“We have to pay our case managers, therapists, our recruiters, our trainers because foster families that are having a problem at 11 o’clock at night or 2 in the morning — they don’t call CPS; they call us, as they should,” Keyser said. “So the cost is tremendous to recruit and train and keep a healthy, well-supported number of foster homes.”
CPS officials expect a shortage of foster beds next year as well. The agency would require an additional 264 specialized foster beds statewide to meet daily estimated needs, and 721 more beds for foster children with lesser needs, officials said.
Over the last few years, the state has entered into nearly two dozen no-cost agreements with organizations from across the state to provide temporary shelter for children who don’t have immediate placements.
Foster Village in Dripping Springs, one such temporary facility that also serves as a resource center for foster families, received six requests for temporary placements in 2019, and the stays ranged from 24 hours to five days.
Although places like Foster Village offer a home-like environment for foster children without placements, more children stayed in state offices where a supervising CPS employee had easier access to resources and support.
Other CPS efforts include creating a portal that not only features the real-time number of available placements but also automatically matches foster children with those homes based on needs.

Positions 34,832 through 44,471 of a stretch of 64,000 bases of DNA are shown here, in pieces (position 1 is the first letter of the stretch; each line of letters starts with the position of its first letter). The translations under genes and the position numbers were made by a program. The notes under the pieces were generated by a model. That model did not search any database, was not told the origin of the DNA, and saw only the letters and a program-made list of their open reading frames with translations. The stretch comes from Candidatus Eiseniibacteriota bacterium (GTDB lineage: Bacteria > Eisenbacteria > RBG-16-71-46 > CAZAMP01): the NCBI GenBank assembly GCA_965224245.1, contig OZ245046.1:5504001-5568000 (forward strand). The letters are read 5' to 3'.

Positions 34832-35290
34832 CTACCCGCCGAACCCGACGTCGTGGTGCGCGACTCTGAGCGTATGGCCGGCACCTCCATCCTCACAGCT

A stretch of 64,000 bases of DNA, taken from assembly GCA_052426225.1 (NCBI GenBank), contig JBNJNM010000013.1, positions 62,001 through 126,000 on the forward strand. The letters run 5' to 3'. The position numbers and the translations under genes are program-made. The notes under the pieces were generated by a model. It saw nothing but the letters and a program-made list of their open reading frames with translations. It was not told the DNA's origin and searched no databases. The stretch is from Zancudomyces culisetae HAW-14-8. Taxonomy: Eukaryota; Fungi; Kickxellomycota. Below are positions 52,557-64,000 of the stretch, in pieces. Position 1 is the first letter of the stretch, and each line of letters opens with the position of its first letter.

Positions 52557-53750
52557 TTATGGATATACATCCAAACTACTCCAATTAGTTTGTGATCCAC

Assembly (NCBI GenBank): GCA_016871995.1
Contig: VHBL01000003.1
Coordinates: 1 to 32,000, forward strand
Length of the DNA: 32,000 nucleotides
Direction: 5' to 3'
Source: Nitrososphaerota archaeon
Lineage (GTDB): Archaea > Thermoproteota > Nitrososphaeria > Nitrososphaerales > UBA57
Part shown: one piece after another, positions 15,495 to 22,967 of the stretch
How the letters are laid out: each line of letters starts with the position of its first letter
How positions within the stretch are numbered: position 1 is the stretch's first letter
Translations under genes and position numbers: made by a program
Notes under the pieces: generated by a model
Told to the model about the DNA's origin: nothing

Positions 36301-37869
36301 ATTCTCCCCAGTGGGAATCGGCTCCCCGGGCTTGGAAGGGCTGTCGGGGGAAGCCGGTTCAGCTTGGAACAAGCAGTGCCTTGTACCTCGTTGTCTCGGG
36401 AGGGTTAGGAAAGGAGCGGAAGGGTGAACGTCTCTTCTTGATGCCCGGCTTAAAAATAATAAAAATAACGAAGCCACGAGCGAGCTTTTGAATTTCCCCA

For the last year and a half, the agency also has tried to increase certain types of foster homes where no more than two children reside and where at least one parent stays at home full time. These types of foster parents receive specific training to address challenging behavior and receive more support.
“The idea there really is to target kids (when they’re young) who may be at risk for becoming these kind of high-needs kids who are bounding around from placement to placement,” said Blackstone, the CPS associate commissioner.
In the coming years, the foster care system will undergo drastic changes as the state hands over administration of most foster care services to local nonprofits or local governmental agencies. Those outside entities must demonstrate there are enough foster homes in their area.
But until the changes are complete, Francis said CPS shouldn’t rush to find placements simply to avoid putting children in temporary housing. He said the data often mask information about improper placements.
“Do we just have kids in a bed and that is great? Or do we have kids in safe placements that are really the best support for them?” Francis said.